When I was about ten, my grandma took me up from where she lived in Epsom to London to visit the Museum of the Moving Image. There, unplanned, I saw on a monitor a few scenes from the surrealist film Un Chien Andalou next to a recreated prop from the film.
The experience of being there and watching that knocked me completely sideways forevermore and made several questions whirl around in my head for weeks: ‘Who made that?’, ‘What were they up to?’, and ‘What was going on in the 1920s to have caused it?!’
Most of all, I was impressed that the film was in a public space. I knew that it must mean something. That’s when I first thought ‘I really love films’, a thought that stuck in my head and has still refused to budge.
In 2006 I ended up working here at the museum because I wanted to make the best of cinema by offering it up in a free public space.
The first chance I got was by working on Bradford International Film Festival in 2007. 2007 is still my favourite of all the BIFFs I worked on, and still by far the best film festival experience I’ve had.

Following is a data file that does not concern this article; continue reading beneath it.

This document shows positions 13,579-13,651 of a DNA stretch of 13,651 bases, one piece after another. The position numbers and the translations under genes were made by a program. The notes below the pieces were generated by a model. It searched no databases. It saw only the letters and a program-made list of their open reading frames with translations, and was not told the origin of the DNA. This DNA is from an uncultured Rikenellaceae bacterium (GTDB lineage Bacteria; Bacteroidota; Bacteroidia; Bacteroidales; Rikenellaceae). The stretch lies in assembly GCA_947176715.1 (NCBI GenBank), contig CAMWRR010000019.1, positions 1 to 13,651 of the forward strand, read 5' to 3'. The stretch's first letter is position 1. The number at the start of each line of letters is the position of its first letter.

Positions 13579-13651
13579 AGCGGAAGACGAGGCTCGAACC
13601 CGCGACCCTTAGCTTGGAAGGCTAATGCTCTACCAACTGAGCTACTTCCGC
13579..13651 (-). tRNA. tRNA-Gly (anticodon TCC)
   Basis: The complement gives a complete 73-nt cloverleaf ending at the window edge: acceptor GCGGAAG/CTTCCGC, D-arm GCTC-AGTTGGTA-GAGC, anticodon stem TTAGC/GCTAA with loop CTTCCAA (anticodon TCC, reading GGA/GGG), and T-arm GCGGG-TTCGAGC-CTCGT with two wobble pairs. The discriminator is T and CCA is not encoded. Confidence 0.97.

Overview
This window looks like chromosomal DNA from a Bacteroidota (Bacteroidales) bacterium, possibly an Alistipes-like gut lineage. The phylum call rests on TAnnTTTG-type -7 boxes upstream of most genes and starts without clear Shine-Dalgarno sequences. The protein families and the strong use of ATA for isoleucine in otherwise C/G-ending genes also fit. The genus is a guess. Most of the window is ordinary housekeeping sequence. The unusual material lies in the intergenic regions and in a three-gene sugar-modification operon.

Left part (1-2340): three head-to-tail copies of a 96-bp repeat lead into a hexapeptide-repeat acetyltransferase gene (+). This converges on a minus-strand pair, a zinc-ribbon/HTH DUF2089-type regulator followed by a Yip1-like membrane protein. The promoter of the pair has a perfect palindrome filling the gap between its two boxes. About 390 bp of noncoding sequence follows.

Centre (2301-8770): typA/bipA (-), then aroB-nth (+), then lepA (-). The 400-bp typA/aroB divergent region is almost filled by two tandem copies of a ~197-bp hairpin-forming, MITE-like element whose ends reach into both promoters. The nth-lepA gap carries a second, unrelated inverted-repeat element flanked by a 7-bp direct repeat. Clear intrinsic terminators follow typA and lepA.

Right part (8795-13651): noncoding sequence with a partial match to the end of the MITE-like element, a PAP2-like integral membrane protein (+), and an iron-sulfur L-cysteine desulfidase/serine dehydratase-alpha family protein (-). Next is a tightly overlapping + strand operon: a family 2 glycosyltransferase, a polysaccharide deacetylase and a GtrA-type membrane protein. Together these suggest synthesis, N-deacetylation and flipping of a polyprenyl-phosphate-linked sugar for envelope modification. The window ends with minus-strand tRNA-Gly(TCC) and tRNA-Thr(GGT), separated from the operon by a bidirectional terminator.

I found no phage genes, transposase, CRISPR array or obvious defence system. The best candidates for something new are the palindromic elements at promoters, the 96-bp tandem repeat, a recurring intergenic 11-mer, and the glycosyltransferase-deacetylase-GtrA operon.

That was the year we had Ken Loach, Benedict Cumberbatch, The cast of This is England, Michael Parkinson, Patrick Keiller, Godfrey Reggio, Alan Bennett, Denis Dercourt and Terence Davies. That’s a seriously good lineup and I bet you won’t find a better lineup of British and international film-makers at any festival that year.
BIFF was all, apparently, run on the passion of the people here. I soaked up as many great films as I could: 12 Angry Men, Paris je t’aime, Ten Canoes, Dangerous Men (a film and a screening experience so giddily unlikely that it still seems like a dream), One Way Boogie Woogie…
Best of all, I got to programme something! The Louise Brooks film Pandora’s Box, with live piano—a sell-out and a brilliant, luminous night.